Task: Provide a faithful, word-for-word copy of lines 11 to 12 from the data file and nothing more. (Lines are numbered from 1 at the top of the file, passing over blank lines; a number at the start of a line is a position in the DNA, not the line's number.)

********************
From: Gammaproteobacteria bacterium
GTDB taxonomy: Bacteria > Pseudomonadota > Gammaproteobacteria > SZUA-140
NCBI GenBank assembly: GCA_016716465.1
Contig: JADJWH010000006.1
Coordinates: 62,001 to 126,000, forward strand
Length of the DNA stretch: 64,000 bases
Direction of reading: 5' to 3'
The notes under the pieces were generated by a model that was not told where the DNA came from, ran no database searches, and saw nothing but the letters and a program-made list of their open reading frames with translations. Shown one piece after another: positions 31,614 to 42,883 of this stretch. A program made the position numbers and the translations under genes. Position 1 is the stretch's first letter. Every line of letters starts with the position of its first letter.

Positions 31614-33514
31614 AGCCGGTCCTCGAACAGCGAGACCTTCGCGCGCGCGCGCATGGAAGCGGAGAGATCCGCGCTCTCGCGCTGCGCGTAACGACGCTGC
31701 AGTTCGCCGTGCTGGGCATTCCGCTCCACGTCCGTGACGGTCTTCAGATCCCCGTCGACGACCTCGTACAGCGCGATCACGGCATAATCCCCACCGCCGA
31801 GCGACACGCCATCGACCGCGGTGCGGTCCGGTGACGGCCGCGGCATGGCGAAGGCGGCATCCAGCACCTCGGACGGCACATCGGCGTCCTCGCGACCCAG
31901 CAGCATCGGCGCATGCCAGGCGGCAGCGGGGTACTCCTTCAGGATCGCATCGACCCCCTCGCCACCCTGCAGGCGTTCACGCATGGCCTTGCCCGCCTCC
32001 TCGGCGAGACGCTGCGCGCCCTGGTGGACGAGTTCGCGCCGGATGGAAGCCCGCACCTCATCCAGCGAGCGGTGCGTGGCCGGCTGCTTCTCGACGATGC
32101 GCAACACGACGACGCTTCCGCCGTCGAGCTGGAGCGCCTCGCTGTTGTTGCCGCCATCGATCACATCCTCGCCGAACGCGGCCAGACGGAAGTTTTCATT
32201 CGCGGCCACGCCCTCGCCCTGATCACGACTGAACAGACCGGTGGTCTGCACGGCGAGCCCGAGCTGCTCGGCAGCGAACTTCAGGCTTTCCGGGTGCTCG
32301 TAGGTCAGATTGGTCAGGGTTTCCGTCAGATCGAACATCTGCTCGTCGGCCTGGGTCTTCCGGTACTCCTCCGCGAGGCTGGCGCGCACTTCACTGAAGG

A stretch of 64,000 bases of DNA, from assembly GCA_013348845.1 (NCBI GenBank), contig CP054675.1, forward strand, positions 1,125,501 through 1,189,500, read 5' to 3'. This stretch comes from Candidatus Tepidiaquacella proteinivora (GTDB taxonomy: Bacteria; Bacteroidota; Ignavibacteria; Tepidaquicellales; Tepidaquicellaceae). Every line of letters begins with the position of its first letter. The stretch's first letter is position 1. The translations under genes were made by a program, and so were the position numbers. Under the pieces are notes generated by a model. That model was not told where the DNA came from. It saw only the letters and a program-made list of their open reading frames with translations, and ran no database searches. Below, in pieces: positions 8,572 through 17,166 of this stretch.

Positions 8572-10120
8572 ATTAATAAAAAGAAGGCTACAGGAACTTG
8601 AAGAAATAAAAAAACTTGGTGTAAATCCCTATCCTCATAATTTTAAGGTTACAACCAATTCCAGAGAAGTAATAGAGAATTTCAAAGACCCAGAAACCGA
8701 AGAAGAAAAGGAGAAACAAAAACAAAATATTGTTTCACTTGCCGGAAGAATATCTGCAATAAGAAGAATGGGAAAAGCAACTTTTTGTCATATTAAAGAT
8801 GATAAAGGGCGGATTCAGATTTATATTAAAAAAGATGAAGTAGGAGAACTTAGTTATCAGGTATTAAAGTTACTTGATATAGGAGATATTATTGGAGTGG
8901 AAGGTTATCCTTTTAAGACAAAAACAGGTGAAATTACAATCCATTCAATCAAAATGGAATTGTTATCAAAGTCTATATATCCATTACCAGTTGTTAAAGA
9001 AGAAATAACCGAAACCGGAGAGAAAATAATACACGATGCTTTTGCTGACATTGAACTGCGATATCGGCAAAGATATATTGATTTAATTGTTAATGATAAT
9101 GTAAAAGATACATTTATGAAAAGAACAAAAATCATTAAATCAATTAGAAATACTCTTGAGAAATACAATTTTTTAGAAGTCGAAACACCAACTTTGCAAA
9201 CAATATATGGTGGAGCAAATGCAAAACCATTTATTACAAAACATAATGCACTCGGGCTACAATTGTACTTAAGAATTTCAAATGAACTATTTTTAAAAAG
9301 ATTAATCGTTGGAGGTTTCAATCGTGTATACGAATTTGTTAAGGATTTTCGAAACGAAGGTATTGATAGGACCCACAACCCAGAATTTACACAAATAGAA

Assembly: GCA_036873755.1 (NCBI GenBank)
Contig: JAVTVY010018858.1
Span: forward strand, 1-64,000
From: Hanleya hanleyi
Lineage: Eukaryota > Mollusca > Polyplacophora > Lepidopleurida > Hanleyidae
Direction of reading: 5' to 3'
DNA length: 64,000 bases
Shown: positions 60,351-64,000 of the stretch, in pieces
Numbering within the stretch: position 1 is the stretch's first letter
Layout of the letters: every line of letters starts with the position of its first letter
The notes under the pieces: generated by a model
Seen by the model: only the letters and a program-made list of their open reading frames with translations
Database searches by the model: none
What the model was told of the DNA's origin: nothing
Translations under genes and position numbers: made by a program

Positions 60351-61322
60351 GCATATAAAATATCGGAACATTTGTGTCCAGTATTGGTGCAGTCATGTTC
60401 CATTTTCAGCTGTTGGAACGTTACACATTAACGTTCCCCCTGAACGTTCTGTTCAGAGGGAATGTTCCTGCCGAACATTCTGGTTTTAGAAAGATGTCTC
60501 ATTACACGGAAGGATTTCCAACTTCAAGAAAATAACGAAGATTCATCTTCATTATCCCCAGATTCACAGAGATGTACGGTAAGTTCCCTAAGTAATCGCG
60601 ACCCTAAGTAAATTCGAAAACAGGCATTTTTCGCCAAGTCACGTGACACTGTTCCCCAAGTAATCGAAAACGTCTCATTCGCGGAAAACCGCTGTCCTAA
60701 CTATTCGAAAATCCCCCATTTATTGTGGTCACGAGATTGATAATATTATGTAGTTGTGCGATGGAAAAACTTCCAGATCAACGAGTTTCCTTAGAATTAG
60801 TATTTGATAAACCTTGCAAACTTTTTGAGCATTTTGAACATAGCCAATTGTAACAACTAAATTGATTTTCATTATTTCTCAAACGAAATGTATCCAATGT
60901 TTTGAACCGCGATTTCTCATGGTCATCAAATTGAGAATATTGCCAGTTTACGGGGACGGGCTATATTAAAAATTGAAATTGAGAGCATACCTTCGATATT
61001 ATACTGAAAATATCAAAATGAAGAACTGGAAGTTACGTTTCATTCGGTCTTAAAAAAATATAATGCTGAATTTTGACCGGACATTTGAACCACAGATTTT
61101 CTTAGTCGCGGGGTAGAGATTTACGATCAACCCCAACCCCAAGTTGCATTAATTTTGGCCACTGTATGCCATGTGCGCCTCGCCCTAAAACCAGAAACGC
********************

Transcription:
31701 AGTTCGCCGTGCTGGGCATTCCGCTCCACGTCCGTGACGGTCTTCAGATCCCCGTCGACGACCTCGTACAGCGCGATCACGGCATAATCCCCACCGCCGA
31801 GCGACACGCCATCGACCGCGGTGCGGTCCGGTGACGGCCGCGGCATGGCGAAGGCGGCATCCAGCACCTCGGACGGCACATCGGCGTCCTCGCGACCCAG